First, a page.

Bruny Island: A Bike Touring Route

The shot tower, near HobartBruny Island makes a great short trip by bicycle from Hobart, the Tasmanian capital.

You need as little as 3 days to cycle south from the city to the island, do a bit of exploring and return, although a week would be better to see more and take things at a more relaxed pace.

The route there is a simple one. Bike out of Hobart on Sandy Bay Road, keeping to the coastal road that runs through Taroona. In Taroona, take 5 minutes to visit the historic shot tower, once the highest structure in Tasmania.

Continue along the coast to Kingston, where you go straight ahead to join the B68 heading for Kettering. Stop at a fruit stand or two along the way and then follow the signs for the ferry dock in Kettering.

Cyclists pay just A$3 return for the 15-minute trip and ferries go throughout the day.

Leaving Kettering
6:35am (not on Sunday)
7:30pm (Friday only)
Leaving Bruny Island
7:00am (not on Sunday)
7:50pm (Friday only)

'The Neck' on Bruny IslandWHERE TO GO
When you disembark, it’s nearly 30km on a mixture of paved and dirt roads to the first National Park campsite, just at the end of ‘The Neck’ – a narrow strip of land that connects the north and south parts of Bruny Island.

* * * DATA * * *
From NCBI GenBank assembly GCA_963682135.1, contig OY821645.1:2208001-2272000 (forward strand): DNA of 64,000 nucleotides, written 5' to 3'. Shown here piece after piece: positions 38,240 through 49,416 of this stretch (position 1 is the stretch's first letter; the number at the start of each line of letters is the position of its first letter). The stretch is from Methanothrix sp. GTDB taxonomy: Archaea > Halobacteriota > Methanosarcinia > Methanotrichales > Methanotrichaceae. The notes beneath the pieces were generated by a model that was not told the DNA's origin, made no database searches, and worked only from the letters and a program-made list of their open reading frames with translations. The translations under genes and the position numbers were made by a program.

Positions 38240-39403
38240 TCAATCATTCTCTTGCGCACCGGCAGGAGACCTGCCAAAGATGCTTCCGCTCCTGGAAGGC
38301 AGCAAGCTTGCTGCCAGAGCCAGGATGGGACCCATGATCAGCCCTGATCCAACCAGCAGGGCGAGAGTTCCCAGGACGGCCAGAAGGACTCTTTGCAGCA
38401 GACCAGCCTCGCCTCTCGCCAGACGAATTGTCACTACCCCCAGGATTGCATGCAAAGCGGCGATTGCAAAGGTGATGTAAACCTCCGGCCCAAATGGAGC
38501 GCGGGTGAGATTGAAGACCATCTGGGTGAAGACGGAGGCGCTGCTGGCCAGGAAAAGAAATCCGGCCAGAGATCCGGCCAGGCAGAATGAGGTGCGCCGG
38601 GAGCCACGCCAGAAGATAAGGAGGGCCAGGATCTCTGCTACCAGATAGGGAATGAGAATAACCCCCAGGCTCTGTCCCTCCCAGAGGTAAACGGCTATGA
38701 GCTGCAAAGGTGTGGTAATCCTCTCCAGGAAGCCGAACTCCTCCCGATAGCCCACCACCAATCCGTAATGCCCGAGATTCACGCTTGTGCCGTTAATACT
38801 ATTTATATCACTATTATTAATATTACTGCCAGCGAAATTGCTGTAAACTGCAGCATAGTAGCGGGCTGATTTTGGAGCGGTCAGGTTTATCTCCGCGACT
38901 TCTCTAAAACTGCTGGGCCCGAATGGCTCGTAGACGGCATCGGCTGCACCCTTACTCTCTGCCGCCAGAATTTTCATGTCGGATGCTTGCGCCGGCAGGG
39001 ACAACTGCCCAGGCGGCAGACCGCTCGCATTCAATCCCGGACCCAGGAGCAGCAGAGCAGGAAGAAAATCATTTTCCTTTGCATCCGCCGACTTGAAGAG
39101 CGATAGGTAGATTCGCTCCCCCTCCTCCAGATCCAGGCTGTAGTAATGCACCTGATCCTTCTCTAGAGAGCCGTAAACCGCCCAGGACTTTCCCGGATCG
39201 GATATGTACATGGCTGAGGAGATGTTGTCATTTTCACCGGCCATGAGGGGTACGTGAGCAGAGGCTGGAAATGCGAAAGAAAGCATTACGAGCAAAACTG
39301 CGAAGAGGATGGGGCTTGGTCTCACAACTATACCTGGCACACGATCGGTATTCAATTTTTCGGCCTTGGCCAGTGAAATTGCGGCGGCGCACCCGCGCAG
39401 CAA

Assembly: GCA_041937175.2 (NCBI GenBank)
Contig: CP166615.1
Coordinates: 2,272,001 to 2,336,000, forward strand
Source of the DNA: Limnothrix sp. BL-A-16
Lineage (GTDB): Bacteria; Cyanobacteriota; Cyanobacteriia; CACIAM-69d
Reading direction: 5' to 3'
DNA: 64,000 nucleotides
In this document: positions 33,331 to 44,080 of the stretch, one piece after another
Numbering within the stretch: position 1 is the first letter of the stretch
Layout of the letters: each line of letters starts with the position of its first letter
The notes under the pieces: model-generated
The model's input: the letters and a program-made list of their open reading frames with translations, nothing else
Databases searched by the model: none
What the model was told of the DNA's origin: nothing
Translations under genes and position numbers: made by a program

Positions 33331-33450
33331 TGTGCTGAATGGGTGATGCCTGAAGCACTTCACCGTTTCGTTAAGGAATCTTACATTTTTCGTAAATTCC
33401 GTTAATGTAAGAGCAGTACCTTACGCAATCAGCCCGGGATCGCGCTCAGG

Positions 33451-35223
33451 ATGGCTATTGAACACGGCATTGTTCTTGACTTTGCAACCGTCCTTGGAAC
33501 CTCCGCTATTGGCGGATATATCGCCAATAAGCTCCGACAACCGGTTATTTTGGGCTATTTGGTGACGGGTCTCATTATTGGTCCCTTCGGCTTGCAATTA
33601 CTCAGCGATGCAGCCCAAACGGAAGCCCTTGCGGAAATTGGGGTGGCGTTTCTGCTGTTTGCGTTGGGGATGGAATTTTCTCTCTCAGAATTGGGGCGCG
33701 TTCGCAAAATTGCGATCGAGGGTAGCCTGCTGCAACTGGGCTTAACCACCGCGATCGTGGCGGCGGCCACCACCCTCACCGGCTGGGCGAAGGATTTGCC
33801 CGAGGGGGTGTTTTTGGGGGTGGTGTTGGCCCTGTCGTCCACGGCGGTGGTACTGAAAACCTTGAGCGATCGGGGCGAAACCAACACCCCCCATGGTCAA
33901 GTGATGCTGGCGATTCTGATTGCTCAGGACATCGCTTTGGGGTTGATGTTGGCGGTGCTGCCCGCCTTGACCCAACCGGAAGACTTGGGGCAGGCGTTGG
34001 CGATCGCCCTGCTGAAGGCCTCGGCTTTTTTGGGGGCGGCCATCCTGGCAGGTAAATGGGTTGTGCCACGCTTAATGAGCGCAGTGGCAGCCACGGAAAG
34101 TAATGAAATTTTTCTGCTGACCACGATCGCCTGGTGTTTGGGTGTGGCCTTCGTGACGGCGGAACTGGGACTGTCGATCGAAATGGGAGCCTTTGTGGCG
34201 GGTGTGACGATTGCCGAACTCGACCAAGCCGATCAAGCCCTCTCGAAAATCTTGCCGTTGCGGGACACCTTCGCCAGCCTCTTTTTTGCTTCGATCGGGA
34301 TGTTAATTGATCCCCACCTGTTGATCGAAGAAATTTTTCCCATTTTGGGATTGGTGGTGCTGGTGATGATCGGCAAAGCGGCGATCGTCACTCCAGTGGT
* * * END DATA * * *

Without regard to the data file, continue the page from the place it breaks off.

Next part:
There aren’t many houses en route but you’ll pass a kiosk selling drinks at the ferry dock, a bottle shop and the Bruny Island Cheese Company, with wines and a range of gourmet foods in addition to hand-made cheese.

Just at the end of The Neck, you’ll come to a National Park campsite. A further 10km on, you’ll find Adventure Bay, with a caravan park and shops.

Three more free camping areas – at Jetty Beach, Prices Lookout and Cloudy Corner – are available on the far southern end of the island. From the end of The Neck to the southern campsites would be about 25-30km, perhaps too far for your first day out from Hobart but a good option for your second night.

Alternatively, stay camped on the shores of Adventure Bay and explore unloaded for your second day. This is a good option for weekends during the high season, when sites are highly sought after and the caravan park often fills up.

Bruny Island is quite isolated. There are a few general stores on the southern part of the island (Adventure Bay, Alonnah, Lunawanna) but you should be prepared to carry food. You might find it’s a long trip to the shop when hunger strikes. Internet access can be found in Alonnah and Adventure Bay. Adventure Bay also has an ATM.

Fill your water bottles before leaving the ferry dock on Bruny Island. You can get water at the public toilets behind the kiosk at the ferry dock. Take any extra water you need for the first night’s camping. Bruny Island is the only place where we arrived at a National Park campsite to find the rainwater tank completely dry and no other source of water for more than 10km.

At least half the roads on Bruny Island are unpaved, so a mountain bike or sturdy touring bike with wide tyres would be perfect for the job. A racer would be unsuitable.

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